After six years on this journey, I think that the most important things that I've find to help maximize the weight loss opportunity and maintenance is developing and exercising awareness and accountability. I think that most of us that have had a serious weight issue also have had what I often refer to as 'Three Monkey Syndrome' aka 'Hear no evil, See no evil, Speak no evil.' This lack of awareness and accountability can and have had a crippling effect on many of us. The good news is that we can develop ways to be aware and in tune with what we consume and our level of activity. What we each do to become aware of our actions and the impact that they have on us varies depending on our needs at the time, but the need to be aware never goes away.
What do you do to be aware of your intake and activity?
Do you have things that you do to help you be accountable to yourself?
Have the tools you use to be aware and accountable changed over the course of your journey?
I look forward to hearing from you.
First of all, I'd like to congratulate you on your successes. Of course reaching your goal is a major success, but continuing to commit to your support group meeting and journaling both your intake and activity are both great ways to remain both aware and accountable. I hope that you'll be pleased to know that studies have shown that those who are active with a support group and maintain intake and activity logs have significantly higher rates of long term success in maintaining their excess weight loss and all of associated gains that come with losing all the excess weight.
Keep up the good work!
Well I don't have anything original but...
Although I no longer weigh and record every bite like I did the first two years I still keep a daily overview of all that I have eaten. Helps me see if carbs are sneaking in since those are my biggest weakness and always will be.
I do keep a precise log of my physical exercise everyday. I'll slack if I don't. I wear a pedometer everyday and track my steps although I don't count them as exercise. It helps me see how much I am moving. It's easy for me to sit more than I should.
As I got further out from surgery mindful eating became more of a useful tool for me. I try to keep it up. It's not easy for me.
I use a lot of positive self talk. That is almost embarrassing to admit. Amazing how we can talk ourselves down and not bat an eye but say to yourself something like "You are a good person and deserve to be healthy" and you feel like a fool even though you haven't said it out loud.
I think a lot more of my tools now are mental like that as I have moved forward.
I think that the tools that we need evolve with our journey. It sounds to me like you are aware of what works for you and when you need to alter what you are doing. That sounds like success to me!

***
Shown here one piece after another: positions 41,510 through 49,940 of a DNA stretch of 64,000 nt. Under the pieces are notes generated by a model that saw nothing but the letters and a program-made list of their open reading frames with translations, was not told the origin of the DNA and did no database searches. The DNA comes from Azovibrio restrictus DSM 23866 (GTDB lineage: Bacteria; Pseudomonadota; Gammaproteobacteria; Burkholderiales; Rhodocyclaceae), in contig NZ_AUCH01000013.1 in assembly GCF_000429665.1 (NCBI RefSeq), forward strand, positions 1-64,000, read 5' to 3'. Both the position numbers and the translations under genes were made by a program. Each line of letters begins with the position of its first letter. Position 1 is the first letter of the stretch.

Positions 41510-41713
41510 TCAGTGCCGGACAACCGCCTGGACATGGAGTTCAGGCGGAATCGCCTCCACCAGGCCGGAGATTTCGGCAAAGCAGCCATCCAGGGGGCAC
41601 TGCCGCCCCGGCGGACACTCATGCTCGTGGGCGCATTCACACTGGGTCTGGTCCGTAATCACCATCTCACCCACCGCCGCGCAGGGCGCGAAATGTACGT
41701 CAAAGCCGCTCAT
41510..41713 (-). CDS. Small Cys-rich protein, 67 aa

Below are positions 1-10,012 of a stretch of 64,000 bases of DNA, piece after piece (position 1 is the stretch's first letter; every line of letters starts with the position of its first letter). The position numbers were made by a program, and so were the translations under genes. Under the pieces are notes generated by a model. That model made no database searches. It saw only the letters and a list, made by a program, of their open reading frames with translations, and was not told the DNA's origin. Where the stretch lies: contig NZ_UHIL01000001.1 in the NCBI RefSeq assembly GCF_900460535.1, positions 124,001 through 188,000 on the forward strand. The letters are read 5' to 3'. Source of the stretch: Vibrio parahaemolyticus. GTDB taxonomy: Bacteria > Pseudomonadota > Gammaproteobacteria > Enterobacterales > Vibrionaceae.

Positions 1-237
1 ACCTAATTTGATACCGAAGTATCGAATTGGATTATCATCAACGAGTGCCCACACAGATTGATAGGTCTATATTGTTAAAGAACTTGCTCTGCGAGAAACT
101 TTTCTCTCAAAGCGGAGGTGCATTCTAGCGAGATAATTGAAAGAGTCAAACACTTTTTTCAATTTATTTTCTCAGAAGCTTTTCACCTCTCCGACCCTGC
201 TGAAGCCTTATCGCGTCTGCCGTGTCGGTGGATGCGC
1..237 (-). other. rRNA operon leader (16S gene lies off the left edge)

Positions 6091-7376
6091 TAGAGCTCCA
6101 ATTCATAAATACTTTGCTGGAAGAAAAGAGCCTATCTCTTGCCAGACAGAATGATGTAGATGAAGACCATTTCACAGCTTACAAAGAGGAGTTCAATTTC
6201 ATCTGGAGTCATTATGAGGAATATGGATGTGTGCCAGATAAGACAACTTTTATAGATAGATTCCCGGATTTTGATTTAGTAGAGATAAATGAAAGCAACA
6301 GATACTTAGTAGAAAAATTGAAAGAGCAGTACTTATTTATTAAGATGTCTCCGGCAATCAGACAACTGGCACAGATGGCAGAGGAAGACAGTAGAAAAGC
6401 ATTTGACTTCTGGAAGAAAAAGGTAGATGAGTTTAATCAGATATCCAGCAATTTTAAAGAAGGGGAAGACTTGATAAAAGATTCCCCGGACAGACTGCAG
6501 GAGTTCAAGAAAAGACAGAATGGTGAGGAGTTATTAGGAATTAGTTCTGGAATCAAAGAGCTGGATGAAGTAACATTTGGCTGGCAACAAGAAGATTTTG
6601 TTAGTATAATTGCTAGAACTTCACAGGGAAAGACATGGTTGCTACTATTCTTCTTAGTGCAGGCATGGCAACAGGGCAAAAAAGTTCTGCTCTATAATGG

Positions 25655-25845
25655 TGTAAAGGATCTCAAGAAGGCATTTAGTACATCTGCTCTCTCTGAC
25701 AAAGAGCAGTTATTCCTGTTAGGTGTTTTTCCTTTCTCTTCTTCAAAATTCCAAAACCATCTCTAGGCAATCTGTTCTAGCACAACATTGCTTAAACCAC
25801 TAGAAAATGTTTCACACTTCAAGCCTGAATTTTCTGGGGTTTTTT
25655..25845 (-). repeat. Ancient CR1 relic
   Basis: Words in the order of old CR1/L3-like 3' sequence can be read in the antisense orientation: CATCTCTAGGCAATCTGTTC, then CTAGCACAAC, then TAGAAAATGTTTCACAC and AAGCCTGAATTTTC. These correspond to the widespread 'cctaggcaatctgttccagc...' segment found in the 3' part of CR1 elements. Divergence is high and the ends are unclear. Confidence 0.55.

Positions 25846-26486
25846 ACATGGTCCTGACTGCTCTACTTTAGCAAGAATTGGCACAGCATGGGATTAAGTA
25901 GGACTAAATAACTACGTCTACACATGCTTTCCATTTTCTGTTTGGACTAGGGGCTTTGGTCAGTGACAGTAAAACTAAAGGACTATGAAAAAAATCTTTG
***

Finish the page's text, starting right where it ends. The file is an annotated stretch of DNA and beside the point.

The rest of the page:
I see a nutritionist every couple of months and she helps me with my hypoglycemia. I also use a fitbit (love!) to track steps. I have started working with a personal trainer once a week so I have someone to be accountable to besides myself (can't always rely on me!). I periodically will enter my food in Myfitnesspal. I try to make myself accountable to as many people as I can so that I don't let myself slip.
It is good to see that you are able to make yourself aware and accountable in ways that work well for you.
Keep up the good work!
I have always had a clear goal and plan and I have never swayed from it. I am very strict and strong-willed. My personality, tolerance, life experience and stamina are all part of the equation. I know myself and my limitations.
I am always prepared for challenges, knowing I may run into some roadblocks along the way. I am willing to create a way to overcome whatever obstacles I may encounter. If I find I need more resources, or I need to gain more knowledge, I actively seek it.
I do not make excuses. I know what I want and where I am going. I do not cry over a mis-step. I do not get others to join me in a pity party.
I remain positive, purposeful and upbeat. I hold myself to a higher standard. I do not care about what everyone else is doing. I have come to know myself and have addressed those secret places in my life we all tend to avoid. I am happy, content and at peace with my body.
After much experimentation, I currently eat 1650 calories a day to maintain my weight loss of 190 pounds at a weight of 141 pounds. My height is 5'3.5". I am 58 years young.
I weigh myself faithfully once a week and have done so since 3 months out from RNY surgery on March 22, 2010.
I do not participate in a formal exercise program due to Rheumatoid Arthritis and Osteoarthritis. I do move around a lot more and do a lot more walking.
I eat every 2-3 hours. I eat 3 main meals and 3-4 snacks daily that include protein.
I eat at least 100 grams of protein a day. I eat dairy products that are no fat/low fat. I eat simple (dairy, fruit) and complex (beans, vegetables, whole grains) carbohydrates (I do not count daily grams). I also eat eggs occasionally. I am a Lacto-Ovo Vegetarian.
I take all of my supplements and drink 64 ounces of liquids minimum.
I have never introduced a food into my mouth that I have not planned to eat. I always consider the protein and nutritional value of each morsel.
I go to my surgeons office each year and my doctors office is impressed with my success and my labs come back awesome.
I know this rigid, controlled way of life is not for everyone, but it works great for me!
I'm glad to hear that you've found what works for you. I think that we each need to find what works for us and while your 'rigid' regimen works for you and is exactly what you need, others may need something different. I appreciate that you understand and acknowledge that what works for one may or may not work for another. I also appreciate your sharing what does work for you because it may give someone following you ideas that they can employ.
Wishing you continued success,